Furniss: Britain Great With Gold, 5 Silvers & 4 In 7 4ths Punished By * Of Dope & Doubt

Adam Peaty brought on the Great in Britain at Rio 2016 - by Patrick B. Kraemer

Bill Furniss, the head coach of Britain celebrating the nation’s finest result in the pool since the age of pioneers more than a century ago, has shot a cannon ball across the bows of FINA and the International Olympic Committee for failing to protect clean athletes. “It’s our best-ever Olympics – that’s pleasing. We raced very well all week. We were resilient all week and that’s what we’ve been working on. We believe we belong at this level now. Six medals is great.” He then gritted his teeth and added: “It sticks in my throat a bit, I’ve got to say: we had seven fourths and four of those ahead of us were individuals who failed a drug test. I didn’t say anything in the build up because it was a distraction but I think we’ve been penalised more than any other nation here.”

Want to read more? Our Basic subscription package, for just over €1 a
month (or €15.00 a year) allows you to access all articles barring
specific content we post from time to time for Premium and Business
members. Select which service best suits you. Thank you for your support
of independent journalism and quality coverage of world-class swimming.

Log In Register

Bill Furniss, the head coach of Britain celebrating the nation’s finest result in the pool since the age of pioneers more than a century ago, has shot a cannon ball across the bows of FINA and the International Olympic Committee for failing to protect clean athletes. “It’s our best-ever Olympics – that’s pleasing. We raced very well all week. We were resilient all week and that’s what we’ve been working on. We believe we belong at this level now. Six medals is great.” He then gritted his teeth and added: “It sticks in my throat a bit, I’ve got to say: we had seven fourths and four of those ahead of us were individuals who failed a drug test. I didn’t say anything in the build up because it was a distraction but I think we’ve been penalised more than any other nation here.”



My Blah Blah of the meet:

Swimmer of the meet:
Katie Ledecky

Female Swimmer of the Meet:
Katie Ledecky

Male Swimmer of the meet:
Michael Phelps

MVP of the meet:
Michael Phelps

Most Successful team;
USA (Not only in terms of golds/medals, but in crushing their entry form and world rankings going into Rio, finaling in almost all events, swam above and beyond expectation).

Most disappointing team:
Australia (I know they won 3 golds and 11 medals, but compared to form and expectation, that is light years behind).
Honorable mention: Germany, France and the Netherlands, the three european countries won a combined total of 2 silvers despite having a dozen of strong medal favorites.

Choker of the meet:
Cate Campbell in 100 free.
The women’s 100 free result is more shocking than any swimming result since like.. ever. Sure there were Le Clos, Soni, MIsty Hyman, Jon Sieben, Duncan Armstrong etc.. but at least in those instances the strong favorite won medals. Cate’s choking was of epic, gargantuan, armageddon proportion.
Honorable mention: Cam McEvoy in 200 free.

Most shocking result:
women’s 100 free. Hands down.
Honorable mention: Pernile Blume in 50 free

Swim of the meet:
Peaty’s 57.13
Honorable mentions: Ledecky’s 400 and 800 WRs and Hosszu’s 400 IM WR.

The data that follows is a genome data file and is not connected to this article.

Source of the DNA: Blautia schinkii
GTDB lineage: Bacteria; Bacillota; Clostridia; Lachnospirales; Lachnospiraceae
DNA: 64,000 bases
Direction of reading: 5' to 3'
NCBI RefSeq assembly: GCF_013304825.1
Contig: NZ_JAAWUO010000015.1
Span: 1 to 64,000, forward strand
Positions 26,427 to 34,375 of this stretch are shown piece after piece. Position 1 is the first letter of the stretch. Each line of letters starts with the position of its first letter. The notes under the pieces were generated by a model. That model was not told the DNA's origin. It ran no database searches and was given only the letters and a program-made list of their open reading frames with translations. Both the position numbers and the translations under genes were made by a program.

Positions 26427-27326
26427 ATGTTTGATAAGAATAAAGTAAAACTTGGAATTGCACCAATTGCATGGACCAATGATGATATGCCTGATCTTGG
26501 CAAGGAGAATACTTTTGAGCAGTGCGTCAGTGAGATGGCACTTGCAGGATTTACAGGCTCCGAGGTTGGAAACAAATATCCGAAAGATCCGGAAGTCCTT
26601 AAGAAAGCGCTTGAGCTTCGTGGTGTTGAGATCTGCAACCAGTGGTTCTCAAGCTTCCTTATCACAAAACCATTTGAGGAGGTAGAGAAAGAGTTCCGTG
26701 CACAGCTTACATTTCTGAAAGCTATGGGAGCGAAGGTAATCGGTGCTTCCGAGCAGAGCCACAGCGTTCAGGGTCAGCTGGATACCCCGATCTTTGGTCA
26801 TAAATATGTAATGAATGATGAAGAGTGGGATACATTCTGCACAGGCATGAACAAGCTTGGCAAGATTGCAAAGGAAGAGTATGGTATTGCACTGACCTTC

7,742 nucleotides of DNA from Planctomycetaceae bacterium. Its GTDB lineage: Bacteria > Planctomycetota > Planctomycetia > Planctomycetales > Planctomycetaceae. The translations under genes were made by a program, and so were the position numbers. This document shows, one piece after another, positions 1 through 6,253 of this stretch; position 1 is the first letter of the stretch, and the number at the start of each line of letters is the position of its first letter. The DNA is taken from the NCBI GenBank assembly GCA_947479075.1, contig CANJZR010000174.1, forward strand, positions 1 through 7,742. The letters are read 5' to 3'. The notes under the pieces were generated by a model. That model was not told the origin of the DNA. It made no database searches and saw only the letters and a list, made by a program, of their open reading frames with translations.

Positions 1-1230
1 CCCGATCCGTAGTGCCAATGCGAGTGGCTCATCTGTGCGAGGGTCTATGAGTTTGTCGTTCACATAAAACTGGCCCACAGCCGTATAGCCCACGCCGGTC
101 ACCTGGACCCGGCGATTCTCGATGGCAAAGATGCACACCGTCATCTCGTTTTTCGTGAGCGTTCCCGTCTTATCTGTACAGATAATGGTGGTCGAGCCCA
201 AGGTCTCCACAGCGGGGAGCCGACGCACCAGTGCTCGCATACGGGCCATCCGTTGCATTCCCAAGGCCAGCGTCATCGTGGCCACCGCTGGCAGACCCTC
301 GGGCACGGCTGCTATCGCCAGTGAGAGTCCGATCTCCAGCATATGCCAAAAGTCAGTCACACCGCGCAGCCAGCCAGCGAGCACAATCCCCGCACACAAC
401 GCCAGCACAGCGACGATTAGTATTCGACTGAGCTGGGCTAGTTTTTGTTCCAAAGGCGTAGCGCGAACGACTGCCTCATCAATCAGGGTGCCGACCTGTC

Most improved nation (from 2012 London):
Singapore and Kazakhstan (unranked to joint #12)
Honorable mention: GRB (#16 to #8), Canada (#15 to #7)

Most declined nation (from 2012 London):
France (from ranked #3 to #16)
Honorable mention: The Netherlands (#4 to unranked)

Most unpopular swimmer:
Yuliya Efimova

Tony McKinnon

I think you are over playing GBs performance all I can say is it is about time.
The really great improvement of the meet and one that deserves the highest accolades is the Candanian women! Simply outstanding. As far as GB is concerned they are bit like Australia – one may comment that it is about time, years of promise kind of fulfilled with a “satisfactory” performance, Candian women take a bow a wonderful performance.
Now for the great failure AUSTRALIA!
The first point to make is the shifting of the blame by the coaches, (with the exception of Michael Bohl) is appalling. Lead by the head coach. His cool almost insulting persona after one of the greatest disappointing performances at Olympic meet by an Australian swimming team impossible to understand.
The only coach so on face value that was able to turn their swimmers around after poor performances and inspire them to produce personal best or near personal best times was Michael Bohl. Not that all his swimmers produced the goods, at least he was able to turn Maddie Groves, Emma McKeon and to a lesser extent Mitch Larkin around so we’re able to perform up to their best.
The call from all over Australia to move the trials to within 3-4 weeks of the major championships must be acted upon. Two obvious advantages one swimmers don’t have peak twice only one taper and a modified taper required ( message to Australian coaches talk to your US colleagues on how to achieve this). Secondly it gives the media only about 3 weeks to get carried away with the hype, thus the build up of pressure on the swimmers is significantly less.
The next step is find coaches who are prepared to get behind their swimmers not openly blame them for the disaster of Rio! This should include the head coach, who comes out today in the national press talking about a new grand plan for Australian swimming, we have had enough of grand plans we need a change of culture and direction. Coaches need to be re-educated, follow the strength go to the US and find out where we need to go.